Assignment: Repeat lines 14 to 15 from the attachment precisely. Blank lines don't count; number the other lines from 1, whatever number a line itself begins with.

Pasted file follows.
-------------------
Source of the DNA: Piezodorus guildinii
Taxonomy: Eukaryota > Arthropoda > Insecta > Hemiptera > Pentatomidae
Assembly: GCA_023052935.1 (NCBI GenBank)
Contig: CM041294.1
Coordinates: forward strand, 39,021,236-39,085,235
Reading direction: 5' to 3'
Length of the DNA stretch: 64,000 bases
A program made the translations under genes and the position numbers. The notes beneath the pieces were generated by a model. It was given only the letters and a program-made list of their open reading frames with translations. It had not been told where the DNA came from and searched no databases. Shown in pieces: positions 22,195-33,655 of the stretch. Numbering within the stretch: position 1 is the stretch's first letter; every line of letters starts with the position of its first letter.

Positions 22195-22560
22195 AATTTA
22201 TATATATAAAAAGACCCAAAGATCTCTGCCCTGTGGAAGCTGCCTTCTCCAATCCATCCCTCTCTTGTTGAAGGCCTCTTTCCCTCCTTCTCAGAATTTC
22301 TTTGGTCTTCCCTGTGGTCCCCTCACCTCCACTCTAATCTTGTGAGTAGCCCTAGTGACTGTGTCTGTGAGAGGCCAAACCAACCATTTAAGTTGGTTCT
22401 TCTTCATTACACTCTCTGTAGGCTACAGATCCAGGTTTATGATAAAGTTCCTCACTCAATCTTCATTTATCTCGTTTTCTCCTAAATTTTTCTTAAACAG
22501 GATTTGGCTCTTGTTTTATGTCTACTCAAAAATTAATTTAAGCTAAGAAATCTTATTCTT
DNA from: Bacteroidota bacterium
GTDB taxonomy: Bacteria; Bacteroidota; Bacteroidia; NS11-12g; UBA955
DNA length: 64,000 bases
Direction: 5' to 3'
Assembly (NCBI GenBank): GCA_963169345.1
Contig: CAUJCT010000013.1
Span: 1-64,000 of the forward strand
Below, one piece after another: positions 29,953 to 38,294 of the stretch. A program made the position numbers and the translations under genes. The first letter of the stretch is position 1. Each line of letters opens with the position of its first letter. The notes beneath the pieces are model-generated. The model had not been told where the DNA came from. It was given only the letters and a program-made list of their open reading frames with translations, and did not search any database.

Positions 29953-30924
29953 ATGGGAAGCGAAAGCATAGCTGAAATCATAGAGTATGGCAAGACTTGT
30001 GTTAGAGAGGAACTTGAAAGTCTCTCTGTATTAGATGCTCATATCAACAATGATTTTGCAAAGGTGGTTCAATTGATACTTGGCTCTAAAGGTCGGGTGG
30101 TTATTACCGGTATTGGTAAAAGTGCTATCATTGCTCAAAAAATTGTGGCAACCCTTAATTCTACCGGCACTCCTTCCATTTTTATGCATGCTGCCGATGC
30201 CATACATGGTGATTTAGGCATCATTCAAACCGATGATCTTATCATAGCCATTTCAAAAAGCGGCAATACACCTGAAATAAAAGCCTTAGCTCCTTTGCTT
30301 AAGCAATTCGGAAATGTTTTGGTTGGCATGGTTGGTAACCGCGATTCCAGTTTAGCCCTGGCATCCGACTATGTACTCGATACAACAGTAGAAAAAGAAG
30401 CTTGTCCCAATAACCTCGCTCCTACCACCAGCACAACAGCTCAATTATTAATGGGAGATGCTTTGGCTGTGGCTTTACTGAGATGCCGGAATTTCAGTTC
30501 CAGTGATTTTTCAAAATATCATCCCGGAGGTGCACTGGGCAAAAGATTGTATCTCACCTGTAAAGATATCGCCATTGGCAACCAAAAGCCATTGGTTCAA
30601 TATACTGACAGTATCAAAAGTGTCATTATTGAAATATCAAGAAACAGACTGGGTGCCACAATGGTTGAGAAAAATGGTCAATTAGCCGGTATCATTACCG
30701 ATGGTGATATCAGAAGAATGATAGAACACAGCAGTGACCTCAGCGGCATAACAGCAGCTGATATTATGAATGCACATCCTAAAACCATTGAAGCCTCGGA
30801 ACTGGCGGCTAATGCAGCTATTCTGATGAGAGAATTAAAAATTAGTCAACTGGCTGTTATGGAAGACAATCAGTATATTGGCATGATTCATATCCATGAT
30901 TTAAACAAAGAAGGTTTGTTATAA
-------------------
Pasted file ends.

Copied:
22501 GATTTGGCTCTTGTTTTATGTCTACTCAAAAATTAATTTAAGCTAAGAAATCTTATTCTT
DNA from: Bacteroidota bacterium